Patent Claim Denied on Rheumatoid Arthritis Biosimilar

A patent for a rheumatoid arthritis drug was ruled invalid, but Johnson & Johnson plans to appeal the decision.

Johnson & Johnson (J&J) is the latest pharmaceutical manufacturer to use patent-infringement lawsuits to delay the entrance of biosimilars into the market.

Infliximab (Remicade) costs approximately $1300 to $2500 per dose, and can treat symptoms related to rheumatoid arthritis, and other inflammatory conditions. The biosimilar version of the drug was created by Hospira Healthcare Corp, which is owned by Pfizer and Celltrion Healthcare Co.

Cellitron is currently marketing the biosimilar in Europe and Canada. The company said in a press release that the drug has been driving the company’s revenue growth. A judge recently ruled that the biosimilar does not infringe on any patents Johnson & Johnson has for Remicade.

The District of Massachusetts Federal Court stated that the company’s patent (US Patent No. 6,284,471) for Remicade is invalid, thus also invalidating the lawsuit. However, the company plans to file an appeal relating to the patent.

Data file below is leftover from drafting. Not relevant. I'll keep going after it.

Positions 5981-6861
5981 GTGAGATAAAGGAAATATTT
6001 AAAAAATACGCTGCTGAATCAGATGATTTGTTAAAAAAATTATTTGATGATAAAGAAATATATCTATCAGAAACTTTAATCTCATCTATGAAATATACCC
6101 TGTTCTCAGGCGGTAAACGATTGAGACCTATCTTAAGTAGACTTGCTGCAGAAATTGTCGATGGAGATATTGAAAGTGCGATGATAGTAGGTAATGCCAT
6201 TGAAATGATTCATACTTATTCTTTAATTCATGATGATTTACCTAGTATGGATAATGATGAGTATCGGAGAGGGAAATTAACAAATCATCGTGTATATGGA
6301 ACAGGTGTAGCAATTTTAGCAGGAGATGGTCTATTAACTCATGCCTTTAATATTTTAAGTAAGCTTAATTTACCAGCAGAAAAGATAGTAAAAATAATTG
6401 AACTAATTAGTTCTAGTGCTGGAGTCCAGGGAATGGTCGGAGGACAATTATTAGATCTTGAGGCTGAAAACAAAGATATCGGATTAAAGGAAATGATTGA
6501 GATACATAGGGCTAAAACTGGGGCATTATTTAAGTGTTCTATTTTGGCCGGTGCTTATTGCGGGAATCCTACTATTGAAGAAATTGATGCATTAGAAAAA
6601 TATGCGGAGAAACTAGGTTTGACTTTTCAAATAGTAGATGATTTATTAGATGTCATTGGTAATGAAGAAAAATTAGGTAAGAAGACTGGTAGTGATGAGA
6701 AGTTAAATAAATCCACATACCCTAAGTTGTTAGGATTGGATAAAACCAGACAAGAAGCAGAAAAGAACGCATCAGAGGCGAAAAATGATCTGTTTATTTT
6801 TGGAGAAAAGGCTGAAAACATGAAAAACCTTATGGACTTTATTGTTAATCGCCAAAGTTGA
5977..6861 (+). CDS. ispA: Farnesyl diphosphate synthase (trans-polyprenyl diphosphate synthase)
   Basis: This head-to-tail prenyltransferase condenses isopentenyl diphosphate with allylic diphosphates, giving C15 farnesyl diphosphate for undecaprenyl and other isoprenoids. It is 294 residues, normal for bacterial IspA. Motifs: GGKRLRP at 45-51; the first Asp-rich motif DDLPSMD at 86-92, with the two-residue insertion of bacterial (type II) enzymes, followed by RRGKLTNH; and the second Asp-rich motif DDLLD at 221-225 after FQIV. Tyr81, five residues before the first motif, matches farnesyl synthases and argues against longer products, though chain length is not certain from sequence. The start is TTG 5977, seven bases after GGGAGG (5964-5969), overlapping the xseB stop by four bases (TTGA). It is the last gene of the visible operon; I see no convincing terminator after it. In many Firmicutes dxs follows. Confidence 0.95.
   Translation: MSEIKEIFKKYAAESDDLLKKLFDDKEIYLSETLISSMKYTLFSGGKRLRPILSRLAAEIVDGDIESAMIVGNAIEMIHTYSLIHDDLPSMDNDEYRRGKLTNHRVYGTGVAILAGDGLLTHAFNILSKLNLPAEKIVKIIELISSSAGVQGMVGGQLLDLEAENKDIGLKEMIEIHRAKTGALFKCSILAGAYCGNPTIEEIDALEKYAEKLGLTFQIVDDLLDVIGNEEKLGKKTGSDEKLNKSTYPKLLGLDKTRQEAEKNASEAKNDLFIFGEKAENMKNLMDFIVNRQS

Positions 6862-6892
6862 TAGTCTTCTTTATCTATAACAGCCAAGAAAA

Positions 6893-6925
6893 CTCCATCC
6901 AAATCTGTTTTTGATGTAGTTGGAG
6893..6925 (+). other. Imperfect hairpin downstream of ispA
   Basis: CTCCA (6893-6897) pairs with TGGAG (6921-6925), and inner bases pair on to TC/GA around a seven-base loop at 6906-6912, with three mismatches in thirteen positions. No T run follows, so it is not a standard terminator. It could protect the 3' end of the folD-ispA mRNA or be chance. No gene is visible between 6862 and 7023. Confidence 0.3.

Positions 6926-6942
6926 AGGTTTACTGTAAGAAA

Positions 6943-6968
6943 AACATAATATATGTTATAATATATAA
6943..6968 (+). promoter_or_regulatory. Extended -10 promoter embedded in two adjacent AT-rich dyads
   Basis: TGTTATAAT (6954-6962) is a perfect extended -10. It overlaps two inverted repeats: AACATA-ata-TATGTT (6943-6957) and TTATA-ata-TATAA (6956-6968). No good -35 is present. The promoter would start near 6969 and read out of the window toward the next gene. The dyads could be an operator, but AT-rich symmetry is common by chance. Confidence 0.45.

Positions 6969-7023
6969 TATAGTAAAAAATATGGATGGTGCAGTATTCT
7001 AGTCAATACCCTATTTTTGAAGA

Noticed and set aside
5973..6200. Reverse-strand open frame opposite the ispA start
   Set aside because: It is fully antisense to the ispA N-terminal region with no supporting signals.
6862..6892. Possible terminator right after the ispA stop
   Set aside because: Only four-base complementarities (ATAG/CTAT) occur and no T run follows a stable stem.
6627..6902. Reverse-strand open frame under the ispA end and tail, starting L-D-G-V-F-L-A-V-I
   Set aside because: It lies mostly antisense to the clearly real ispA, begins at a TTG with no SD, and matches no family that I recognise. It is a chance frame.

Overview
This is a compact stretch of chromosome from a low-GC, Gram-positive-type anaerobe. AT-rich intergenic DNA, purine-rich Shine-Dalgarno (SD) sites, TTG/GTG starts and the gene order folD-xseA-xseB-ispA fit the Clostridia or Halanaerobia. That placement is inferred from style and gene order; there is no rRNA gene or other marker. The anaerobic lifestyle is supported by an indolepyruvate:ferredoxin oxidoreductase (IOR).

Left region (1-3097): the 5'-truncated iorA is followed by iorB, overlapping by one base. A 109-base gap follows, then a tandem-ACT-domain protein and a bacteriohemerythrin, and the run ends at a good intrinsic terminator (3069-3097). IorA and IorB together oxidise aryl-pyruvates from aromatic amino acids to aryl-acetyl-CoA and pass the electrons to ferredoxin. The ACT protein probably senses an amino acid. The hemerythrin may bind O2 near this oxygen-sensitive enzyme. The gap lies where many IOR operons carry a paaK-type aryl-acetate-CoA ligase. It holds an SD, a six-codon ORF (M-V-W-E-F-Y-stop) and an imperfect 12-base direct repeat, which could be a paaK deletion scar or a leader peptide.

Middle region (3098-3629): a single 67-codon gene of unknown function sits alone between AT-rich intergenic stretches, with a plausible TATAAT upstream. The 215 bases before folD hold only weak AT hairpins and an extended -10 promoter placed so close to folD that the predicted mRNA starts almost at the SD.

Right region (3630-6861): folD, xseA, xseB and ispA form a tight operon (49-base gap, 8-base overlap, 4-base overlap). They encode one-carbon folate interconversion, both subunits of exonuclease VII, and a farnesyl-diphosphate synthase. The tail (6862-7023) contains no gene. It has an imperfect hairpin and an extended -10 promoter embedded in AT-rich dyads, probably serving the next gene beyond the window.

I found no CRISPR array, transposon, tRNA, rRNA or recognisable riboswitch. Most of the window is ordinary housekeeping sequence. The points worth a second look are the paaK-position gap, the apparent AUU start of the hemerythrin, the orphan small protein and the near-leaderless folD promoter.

J&J said in a press release that they plan to defend their intellectual property rights.

“A commercial launch of an infliximab biosimilar prior to the outcome of the appeals would be considered an at-risk launch,” the company wrote.

It is clear that J&J will follow the tactics of other manufacturers to prevent a cheaper biosimilar version of their top earning drug, which brought in $6.6 billion worldwide last year, from launching.